Bedside handover of critically ill patients
1 Department of Critical Care, University Hospital of Wales, Cardiff CF14 4XW, UK
2 Department of Anaesthesia, University Hospital of Wales, Cardiff CF14 4XW, UK
Critical Care 2012, 16:419 doi:10.1186/cc11245
See related viewpoint by Cohen et al., http://ccforum.com/content/16/1/303Published: 23 March 2012
First paragraph (this article has no abstract)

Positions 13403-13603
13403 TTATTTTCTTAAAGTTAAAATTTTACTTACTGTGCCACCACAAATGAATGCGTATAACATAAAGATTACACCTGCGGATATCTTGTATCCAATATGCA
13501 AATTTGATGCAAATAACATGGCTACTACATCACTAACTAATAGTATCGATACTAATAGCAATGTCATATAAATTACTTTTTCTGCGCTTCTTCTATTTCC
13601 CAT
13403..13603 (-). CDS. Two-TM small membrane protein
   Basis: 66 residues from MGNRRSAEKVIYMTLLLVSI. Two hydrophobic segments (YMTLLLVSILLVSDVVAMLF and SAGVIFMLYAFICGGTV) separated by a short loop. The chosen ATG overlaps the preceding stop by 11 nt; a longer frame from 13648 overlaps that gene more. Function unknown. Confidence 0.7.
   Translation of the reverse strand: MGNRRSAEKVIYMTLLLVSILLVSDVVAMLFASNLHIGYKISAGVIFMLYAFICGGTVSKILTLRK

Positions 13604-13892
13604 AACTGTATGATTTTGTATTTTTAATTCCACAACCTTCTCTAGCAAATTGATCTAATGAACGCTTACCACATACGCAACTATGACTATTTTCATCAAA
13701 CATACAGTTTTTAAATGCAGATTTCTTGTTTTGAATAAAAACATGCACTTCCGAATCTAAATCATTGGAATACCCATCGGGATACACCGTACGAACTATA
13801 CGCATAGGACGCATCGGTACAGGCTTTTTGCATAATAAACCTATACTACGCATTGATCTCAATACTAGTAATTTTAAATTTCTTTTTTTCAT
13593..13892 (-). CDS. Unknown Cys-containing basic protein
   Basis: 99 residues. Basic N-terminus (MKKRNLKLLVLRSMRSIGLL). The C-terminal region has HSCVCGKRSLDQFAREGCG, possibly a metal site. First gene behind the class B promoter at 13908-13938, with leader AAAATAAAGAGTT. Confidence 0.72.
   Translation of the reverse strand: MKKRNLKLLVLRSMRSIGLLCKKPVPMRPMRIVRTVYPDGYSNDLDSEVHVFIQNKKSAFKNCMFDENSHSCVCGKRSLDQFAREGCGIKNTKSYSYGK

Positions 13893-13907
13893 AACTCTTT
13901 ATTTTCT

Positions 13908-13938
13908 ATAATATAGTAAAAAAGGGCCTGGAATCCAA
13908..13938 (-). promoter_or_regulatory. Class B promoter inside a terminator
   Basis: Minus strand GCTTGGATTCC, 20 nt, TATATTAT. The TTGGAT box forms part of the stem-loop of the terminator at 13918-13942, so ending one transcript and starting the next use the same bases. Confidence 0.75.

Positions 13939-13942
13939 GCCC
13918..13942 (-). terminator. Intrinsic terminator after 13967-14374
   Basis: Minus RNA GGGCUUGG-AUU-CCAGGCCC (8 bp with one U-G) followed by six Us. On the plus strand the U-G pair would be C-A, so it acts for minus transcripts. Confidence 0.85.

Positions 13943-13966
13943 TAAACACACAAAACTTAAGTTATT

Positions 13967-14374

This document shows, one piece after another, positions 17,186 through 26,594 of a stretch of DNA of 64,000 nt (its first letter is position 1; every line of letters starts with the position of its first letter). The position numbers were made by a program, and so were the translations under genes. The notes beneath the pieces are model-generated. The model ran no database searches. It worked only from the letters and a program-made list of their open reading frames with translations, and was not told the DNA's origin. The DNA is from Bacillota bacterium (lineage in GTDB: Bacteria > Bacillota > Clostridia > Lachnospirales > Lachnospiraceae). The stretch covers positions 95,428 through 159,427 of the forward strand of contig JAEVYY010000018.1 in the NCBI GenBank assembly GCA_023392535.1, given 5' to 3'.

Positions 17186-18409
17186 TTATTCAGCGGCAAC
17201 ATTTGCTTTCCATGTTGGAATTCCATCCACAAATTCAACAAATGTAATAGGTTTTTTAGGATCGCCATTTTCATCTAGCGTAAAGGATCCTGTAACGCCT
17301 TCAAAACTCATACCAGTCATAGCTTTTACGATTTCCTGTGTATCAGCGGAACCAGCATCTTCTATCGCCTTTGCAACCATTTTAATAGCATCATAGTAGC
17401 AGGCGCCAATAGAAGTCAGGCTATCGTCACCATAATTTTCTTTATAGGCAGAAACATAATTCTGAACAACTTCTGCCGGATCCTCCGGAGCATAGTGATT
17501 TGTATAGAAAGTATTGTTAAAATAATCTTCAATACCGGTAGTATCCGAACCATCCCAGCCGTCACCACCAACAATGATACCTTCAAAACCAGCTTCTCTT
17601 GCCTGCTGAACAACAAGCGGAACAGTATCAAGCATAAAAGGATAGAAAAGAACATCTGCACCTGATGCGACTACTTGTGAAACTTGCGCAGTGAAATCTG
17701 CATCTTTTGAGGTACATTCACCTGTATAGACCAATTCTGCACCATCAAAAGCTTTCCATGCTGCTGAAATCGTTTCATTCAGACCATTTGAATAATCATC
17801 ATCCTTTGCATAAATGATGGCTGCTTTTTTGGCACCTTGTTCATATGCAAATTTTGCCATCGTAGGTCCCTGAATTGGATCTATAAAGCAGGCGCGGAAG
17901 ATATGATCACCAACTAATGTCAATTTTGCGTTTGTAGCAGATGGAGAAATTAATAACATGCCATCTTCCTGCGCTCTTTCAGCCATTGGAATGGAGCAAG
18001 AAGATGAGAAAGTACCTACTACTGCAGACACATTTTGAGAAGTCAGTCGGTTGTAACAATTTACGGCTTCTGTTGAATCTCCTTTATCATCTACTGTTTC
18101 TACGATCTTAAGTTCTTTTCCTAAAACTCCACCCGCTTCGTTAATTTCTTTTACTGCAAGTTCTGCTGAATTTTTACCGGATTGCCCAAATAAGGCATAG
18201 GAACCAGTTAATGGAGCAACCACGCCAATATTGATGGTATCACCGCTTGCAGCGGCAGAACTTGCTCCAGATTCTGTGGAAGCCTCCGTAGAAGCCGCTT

Cohen and colleagues' recent viewpoint emphasised that handover is not a unilateral transfer of information and that when poorly conducted it can degrade quality of care . A key feature of handover required by clinicians is the big picture, which shapes the viewpoint of the receiving party . Frequently this is obscured in critically ill patients by a surfeit of physiological variables or results, and this 'noise' denigrates the handover process. Such a scenario is often observed with less experienced clinicians, who are also the most frequently studied group. Only one investigation has described handover by experienced full-time faculty physicians in critical care . Unsurprisingly, handover between these individuals did not conform to widely promoted communication schemes but did commonly include questions allowing two physicians to jointly construct a picture of the patient.